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March 18, 2006 12:03 AM

Broken: Left arrow

The_other_left Ayse Sercan sends in a picture taken in San Luis Obispo, California:

I took this photo of a traffic sign at the Cal Poly San Luis Obispo campus.

The arrow must have meant "the other left."


Okay, there's no doubt in my mind that this is broken. :D

Posted by: anykey at March 18, 2006 12:11 AM

Not necessarily broken, perhaps just mistaken. Traffic approaching from your left traveling to your right does not have a stop sign. A better sign would say "Cross traffic does not have to Stop"

Posted by: Obi One at March 18, 2006 12:15 AM

Wow. This is sheer brokennessitudity.

Posted by: game kid at March 18, 2006 12:48 AM

Hmm its coming from the left traveling right? Its on the fence broken, since the sign isn't pointing to which direction the traffic is coming from but traveling.

Posted by: Mike at March 18, 2006 01:10 AM

Definitely *not* broken. The sign doesn't say "Traffic *on* left"--it says "Traffic *from* left". From this perspective, traffic from the left would be traveling from left to right, hence the arrow pointing from left to right. The arrow is not pointing to where the traffic is coming from, but rather indicating the direction of the traffic.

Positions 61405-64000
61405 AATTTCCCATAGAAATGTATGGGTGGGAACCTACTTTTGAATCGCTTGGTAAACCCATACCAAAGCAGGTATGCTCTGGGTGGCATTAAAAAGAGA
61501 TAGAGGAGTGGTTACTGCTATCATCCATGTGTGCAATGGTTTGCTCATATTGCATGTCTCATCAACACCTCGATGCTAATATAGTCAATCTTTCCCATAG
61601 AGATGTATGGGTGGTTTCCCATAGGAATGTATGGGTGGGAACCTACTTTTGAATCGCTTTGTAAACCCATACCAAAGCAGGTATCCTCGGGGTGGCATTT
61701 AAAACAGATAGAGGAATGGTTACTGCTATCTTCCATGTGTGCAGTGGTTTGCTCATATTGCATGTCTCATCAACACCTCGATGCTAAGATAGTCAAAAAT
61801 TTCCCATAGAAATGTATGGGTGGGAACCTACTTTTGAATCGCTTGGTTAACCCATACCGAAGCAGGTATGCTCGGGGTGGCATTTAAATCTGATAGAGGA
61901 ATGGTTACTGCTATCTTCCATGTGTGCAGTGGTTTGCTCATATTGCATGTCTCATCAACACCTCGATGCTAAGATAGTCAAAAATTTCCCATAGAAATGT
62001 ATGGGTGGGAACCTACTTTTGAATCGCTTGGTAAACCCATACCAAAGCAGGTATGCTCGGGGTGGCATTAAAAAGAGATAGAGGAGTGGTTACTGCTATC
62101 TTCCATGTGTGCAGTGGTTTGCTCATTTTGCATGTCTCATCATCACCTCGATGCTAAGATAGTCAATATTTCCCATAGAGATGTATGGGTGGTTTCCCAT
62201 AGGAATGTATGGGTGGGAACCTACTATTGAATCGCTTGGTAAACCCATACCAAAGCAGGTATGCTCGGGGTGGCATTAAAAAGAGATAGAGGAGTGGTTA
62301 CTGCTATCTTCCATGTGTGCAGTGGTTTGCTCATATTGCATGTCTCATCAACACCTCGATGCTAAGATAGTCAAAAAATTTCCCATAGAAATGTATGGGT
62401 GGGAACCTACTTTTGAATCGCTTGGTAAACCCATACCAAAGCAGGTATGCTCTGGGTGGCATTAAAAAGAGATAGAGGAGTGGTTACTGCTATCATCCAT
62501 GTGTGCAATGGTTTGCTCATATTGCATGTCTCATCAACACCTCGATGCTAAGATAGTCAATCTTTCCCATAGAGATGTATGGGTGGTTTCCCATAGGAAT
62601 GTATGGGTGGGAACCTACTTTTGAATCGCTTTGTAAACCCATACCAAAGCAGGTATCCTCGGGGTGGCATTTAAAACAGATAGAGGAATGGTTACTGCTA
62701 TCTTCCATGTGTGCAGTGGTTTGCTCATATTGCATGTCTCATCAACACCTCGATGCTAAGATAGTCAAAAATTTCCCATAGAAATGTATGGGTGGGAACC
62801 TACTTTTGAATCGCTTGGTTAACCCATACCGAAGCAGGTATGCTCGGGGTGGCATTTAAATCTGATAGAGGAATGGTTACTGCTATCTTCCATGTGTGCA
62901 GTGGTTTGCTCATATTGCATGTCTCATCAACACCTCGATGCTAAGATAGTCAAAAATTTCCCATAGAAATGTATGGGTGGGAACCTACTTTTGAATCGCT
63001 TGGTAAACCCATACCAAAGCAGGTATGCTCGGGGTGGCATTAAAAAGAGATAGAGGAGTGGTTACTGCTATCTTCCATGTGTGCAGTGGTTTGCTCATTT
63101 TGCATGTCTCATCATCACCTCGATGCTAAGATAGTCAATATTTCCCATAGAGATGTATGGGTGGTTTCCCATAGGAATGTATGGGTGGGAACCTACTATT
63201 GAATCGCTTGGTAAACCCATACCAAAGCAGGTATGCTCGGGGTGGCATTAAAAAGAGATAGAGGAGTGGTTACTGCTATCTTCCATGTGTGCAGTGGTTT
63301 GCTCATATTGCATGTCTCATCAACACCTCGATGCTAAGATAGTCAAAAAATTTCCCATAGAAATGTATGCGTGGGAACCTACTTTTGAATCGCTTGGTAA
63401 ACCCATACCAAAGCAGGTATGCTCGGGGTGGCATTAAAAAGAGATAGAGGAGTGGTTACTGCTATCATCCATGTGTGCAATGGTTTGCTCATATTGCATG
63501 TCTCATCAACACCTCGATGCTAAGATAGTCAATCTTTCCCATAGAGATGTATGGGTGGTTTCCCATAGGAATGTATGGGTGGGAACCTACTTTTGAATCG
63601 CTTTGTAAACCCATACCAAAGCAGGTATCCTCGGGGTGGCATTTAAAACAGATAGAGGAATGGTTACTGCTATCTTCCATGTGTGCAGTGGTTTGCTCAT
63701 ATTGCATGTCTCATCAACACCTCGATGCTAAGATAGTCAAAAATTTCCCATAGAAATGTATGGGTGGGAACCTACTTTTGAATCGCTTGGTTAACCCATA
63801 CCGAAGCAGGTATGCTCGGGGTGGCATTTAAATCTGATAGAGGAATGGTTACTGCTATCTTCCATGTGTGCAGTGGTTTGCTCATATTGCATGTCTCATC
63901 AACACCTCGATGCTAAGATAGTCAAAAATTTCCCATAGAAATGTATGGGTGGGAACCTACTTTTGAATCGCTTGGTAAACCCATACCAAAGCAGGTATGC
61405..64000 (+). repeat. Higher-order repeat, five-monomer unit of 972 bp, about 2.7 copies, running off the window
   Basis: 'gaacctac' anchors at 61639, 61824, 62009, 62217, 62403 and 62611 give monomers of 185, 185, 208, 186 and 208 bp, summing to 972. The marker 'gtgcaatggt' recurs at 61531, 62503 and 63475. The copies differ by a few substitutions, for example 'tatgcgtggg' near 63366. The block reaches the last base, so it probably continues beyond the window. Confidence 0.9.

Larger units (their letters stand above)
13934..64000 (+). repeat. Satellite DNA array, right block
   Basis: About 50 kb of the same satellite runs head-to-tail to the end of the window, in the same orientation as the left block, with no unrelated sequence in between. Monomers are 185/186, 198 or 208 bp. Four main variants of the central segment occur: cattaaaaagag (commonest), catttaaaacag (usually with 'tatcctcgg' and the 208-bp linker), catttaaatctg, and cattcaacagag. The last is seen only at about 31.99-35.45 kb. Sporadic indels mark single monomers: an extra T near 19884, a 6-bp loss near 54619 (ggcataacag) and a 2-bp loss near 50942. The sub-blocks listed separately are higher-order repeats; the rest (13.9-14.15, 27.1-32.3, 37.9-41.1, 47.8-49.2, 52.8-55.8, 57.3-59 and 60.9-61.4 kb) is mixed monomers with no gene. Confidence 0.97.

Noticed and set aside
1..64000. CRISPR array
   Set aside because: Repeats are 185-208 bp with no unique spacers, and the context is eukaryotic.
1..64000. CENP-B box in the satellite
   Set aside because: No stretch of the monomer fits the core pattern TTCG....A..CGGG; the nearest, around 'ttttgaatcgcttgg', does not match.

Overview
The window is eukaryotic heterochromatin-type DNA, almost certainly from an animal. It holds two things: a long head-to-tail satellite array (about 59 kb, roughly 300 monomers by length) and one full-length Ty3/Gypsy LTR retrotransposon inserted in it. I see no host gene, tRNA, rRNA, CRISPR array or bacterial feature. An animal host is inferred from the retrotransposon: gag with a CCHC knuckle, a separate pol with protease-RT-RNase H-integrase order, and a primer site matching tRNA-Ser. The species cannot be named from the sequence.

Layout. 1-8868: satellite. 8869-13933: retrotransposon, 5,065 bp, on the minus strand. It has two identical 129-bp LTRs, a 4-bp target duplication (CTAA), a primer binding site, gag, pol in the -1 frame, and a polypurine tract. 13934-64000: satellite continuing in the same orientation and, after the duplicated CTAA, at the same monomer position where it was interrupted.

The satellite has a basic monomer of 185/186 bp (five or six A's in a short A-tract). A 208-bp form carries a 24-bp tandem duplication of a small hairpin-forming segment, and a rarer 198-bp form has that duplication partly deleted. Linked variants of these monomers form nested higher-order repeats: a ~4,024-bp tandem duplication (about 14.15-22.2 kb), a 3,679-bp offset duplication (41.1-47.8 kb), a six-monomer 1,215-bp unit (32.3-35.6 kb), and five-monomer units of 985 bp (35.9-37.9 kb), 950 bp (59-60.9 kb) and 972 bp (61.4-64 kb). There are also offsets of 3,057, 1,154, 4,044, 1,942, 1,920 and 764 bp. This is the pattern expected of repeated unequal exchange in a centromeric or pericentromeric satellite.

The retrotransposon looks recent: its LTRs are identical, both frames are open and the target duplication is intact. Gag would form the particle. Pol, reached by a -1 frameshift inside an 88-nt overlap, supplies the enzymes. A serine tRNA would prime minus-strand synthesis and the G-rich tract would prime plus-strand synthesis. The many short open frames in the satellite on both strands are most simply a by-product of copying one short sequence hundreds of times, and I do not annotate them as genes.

Think of a weathervane--if the arrow on a weathervane is pointing east, you wouldn't say the wind is from the east. The wind is from the west, and though the arrow is pointing east, it's indicating the direction of the wind.

Posted by: furd burfel at March 18, 2006 01:37 AM

I agree with Furd. Not broken, since traffic from the left heads towards the right. "Cross traffic does not stop" may be inaccurate as well. There's at least one intersection on the University of Washington campus where cross traffic does not stop in one direction only.

Posted by: Karl at March 18, 2006 04:58 AM

As already mentioned, I would not consider this broken. It could be worded or diagrammed better, but it makes sense to me. Basically the traffic from the left, turning to the right has no stop sign...

Posted by: Rod at March 18, 2006 08:34 AM

They should have never put the arrow there to begin with.

Posted by: someone at March 18, 2006 09:33 AM

Why? Why must everybody try to prove it isn't broken? cant they just shut up and laugh!

Posted by: abcdman2 at March 18, 2006 09:49 AM


Posted by: asdf at March 18, 2006 09:50 AM

I wasn't in the least bit confused by that arrow. It's obvious that the arrow is showing the direction of the traffic flow that does not stop.

Posted by: bob at March 18, 2006 10:19 AM